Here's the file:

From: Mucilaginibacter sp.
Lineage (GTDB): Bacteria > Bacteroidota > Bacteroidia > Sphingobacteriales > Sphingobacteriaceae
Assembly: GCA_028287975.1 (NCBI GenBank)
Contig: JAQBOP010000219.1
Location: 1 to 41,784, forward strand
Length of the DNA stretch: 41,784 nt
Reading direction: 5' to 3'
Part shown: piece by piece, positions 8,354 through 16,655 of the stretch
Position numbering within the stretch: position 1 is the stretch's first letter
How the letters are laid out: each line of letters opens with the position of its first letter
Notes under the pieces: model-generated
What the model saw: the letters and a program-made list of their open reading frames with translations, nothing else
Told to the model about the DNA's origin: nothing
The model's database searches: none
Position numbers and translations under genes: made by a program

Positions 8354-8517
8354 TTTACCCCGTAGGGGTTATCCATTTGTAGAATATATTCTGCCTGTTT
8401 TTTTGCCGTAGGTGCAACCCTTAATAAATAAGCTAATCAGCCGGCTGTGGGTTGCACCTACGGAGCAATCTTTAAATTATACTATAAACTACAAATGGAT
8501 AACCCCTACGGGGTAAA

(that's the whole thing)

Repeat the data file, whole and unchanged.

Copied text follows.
From: Mucilaginibacter sp.
Lineage (GTDB): Bacteria > Bacteroidota > Bacteroidia > Sphingobacteriales > Sphingobacteriaceae
Assembly: GCA_028287975.1 (NCBI GenBank)
Contig: JAQBOP010000219.1
Location: 1 to 41,784, forward strand
Length of the DNA stretch: 41,784 nt
Reading direction: 5' to 3'
Part shown: piece by piece, positions 8,354 through 16,655 of the stretch
Position numbering within the stretch: position 1 is the stretch's first letter
How the letters are laid out: each line of letters opens with the position of its first letter
Notes under the pieces: model-generated
What the model saw: the letters and a program-made list of their open reading frames with translations, nothing else
Told to the model about the DNA's origin: nothing
The model's database searches: none
Position numbers and translations under genes: made by a program

Positions 8354-8517
8354 TTTACCCCGTAGGGGTTATCCATTTGTAGAATATATTCTGCCTGTTT
8401 TTTTGCCGTAGGTGCAACCCTTAATAAATAAGCTAATCAGCCGGCTGTGGGTTGCACCTACGGAGCAATCTTTAAATTATACTATAAACTACAAATGGAT
8501 AACCCCTACGGGGTAAA